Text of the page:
Raising your own ducklings for your backyard pond or poultry yard can be an exciting endeavor, as your young ducks will bond to you from their first days. However, unless ducks have sex-linked traits, it can be difficult to discern whether the birds you're bringing home are males or females. Subtle clues such as duck behavior and physical traits can help you increase the odds of knowing a duck's gender right from the start.
It's easy to tell male from female ducks when you buy a sex-linked breed. These types of ducklings have distinct markings that are associated with gender, allowing you to identify the duck's sex from the time it hatches. Females are a pastel lavender or chocolate color; males are darkly colored.
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Domestic duck breeds descend from either mallard or Muscovy lineage. For mallards, chocolate and buff coloration can be sex-linked by mating a brown or buff drake to a mallard female with black and gray genes. In Muscovy, chocolate coloration is sex-linked. A chocolate male and black female will result in black drakes and lilac females. A chocolate male and blue female produce black and blue males and chocolate and pastel females.
Sex linkage isn't necessarily just down color but may involve the adult plumage or bill color as well, making them easily identifiable even when swimming in the water. Welsh harlequins, for example, are sex-linked to their bill color, which is yellow in immature females and darker in male ducklings. When they mature, female bills turn dark, and the male bills turn yellow. Other common sex-linked breeds include Abacot ranger, Saxony, tuxedo dux, and ancona.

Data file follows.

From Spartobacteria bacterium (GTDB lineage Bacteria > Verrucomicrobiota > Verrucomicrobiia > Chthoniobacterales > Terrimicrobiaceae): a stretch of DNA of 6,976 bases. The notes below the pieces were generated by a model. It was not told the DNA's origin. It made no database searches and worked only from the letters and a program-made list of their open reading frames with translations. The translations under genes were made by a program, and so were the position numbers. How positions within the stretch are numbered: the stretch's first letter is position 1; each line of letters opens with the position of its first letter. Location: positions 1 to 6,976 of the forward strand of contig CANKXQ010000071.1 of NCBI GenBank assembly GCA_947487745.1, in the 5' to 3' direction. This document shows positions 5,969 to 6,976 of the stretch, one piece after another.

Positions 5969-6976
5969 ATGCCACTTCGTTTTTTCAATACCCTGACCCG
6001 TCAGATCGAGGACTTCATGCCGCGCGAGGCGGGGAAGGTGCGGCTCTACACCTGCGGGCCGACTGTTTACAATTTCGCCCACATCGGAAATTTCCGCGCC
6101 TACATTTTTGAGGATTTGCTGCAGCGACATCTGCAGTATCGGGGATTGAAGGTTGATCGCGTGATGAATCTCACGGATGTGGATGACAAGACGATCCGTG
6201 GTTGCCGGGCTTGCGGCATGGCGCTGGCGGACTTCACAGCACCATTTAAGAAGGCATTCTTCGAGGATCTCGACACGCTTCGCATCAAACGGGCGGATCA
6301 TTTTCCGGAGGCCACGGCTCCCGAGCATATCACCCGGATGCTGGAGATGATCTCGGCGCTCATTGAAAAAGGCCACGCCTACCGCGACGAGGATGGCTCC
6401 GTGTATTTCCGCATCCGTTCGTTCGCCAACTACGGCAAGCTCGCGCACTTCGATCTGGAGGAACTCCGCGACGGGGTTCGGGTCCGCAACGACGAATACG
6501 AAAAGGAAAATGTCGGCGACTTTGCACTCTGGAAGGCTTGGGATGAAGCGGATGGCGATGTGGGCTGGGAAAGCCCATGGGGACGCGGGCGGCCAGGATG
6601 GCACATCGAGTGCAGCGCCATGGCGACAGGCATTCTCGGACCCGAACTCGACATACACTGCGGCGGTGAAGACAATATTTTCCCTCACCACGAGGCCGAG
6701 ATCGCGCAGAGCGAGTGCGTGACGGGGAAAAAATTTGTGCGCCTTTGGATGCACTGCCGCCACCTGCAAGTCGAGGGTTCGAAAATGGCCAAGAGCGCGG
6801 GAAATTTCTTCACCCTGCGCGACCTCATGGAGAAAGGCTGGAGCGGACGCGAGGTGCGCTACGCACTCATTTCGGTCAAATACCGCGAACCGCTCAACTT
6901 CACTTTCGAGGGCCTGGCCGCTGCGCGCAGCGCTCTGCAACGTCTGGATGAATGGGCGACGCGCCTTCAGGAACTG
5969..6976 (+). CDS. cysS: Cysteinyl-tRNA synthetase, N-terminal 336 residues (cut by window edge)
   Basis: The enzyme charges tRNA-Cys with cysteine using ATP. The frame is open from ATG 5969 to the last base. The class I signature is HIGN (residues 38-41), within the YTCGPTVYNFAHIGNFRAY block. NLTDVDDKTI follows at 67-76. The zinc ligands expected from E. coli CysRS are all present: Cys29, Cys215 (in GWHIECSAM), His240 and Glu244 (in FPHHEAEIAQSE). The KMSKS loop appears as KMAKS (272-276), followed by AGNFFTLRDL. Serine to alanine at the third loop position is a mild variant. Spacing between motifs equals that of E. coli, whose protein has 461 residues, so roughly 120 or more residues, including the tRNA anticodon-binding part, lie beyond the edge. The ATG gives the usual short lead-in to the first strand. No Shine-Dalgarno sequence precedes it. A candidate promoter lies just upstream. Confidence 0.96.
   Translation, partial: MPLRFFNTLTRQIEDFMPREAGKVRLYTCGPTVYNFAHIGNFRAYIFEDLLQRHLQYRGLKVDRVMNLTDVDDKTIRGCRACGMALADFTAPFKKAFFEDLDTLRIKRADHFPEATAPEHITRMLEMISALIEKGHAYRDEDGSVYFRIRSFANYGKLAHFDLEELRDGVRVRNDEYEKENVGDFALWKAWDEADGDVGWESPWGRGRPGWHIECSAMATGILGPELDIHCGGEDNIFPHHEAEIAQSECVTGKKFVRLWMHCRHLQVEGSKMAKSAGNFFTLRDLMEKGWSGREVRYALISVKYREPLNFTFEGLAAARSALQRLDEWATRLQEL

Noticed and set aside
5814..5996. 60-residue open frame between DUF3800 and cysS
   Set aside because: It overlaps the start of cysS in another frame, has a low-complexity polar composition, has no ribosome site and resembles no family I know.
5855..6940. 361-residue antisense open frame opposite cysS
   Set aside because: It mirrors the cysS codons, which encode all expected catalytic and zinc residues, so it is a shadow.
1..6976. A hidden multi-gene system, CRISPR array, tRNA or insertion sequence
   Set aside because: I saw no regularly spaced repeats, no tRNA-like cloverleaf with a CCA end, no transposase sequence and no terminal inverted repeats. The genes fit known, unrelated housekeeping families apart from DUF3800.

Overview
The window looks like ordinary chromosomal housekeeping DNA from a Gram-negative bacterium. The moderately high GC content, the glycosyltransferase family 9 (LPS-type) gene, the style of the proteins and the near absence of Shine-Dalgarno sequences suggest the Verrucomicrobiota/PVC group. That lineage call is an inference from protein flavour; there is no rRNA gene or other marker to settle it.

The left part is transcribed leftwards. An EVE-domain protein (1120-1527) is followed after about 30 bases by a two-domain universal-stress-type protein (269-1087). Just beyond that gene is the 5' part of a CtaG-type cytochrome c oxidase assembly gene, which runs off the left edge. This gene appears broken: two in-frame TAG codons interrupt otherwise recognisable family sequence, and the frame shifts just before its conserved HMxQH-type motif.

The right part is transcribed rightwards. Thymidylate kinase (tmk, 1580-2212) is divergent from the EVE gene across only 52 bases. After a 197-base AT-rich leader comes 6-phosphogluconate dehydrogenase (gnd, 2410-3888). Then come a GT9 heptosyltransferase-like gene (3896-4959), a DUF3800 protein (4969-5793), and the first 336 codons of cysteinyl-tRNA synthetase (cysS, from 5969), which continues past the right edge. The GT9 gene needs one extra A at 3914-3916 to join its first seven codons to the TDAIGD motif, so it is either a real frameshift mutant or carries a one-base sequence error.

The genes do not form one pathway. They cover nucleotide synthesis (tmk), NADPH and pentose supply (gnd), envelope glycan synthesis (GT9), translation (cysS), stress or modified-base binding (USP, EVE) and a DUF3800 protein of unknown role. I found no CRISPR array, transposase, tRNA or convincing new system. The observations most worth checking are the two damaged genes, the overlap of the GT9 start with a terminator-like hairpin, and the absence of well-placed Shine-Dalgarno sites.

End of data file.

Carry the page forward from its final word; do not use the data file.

Clues about female ducklings
If your ducklings aren't sex-linked breeds of ducks, they'll likely be either balls of fluffy yellow down or a combination of yellow and brown. Males and females won't have different coloration, so you'll need to look at other physical clues to pick out the boys and girls.
Female ducklings of all species tend to be louder and more vocal than the males of their species right from the outset. Where all ducklings peep, female ducklings usually insert a strange cough here and there. That's because female ducks are typically the only ones to emit a "quack quack quack" sound.
A female duckling's wings can also provide hints to her sex. When ducklings hatch, their wings are fragile and papery thin. Females are the first to lose this papery quality to their wings as they start to plump up, and wing sprouts begin to emerge along the edges.
Characteristics of male ducklings
Male ducklings are the quieter gender, both as a duckling and as an adult. Ducklings tend to emit a monotone peeping that develops into a whispery grunt as they mature. The exception to this is the Muscovy, whose males make a hissing sound.
In most species of ducks, male ducks begin growing bigger than the females right from the start. Male ducklings are generally taller, with bigger feet, longer legs, and bigger bodies. Males of mallard descent have thicker necks and larger heads than females. Muscovy males will develop abundant caruncles on their face with a large bump between the eyes, while females sport a more demure red bumpy mask.
Keeping track of gender
Once you're pretty sure about the gender of a certain duck — for instance, if you see wing sprouts appearing — band the leg of all ducklings you believe to be of that gender. This can be as easy as placing a zip tie around the leg of ducks who have the earliest wing sprouts and are the noisiest. Clip off the extra length of the zip tie and be sure the tie doesn't cut off circulation as the duckling grows.
Don't be fooled, however. Most species of ducks appear to be juvenile females when they are first feathered out. With the exception of pure white ducks, males will develop shinier feathers around the head and neck. In pure white ducks, such as white Pekin ducks or Indian runners, a curly drake feather on the tail is the easiest way to spot a male, while loud, honking quacks will tip you off to the female.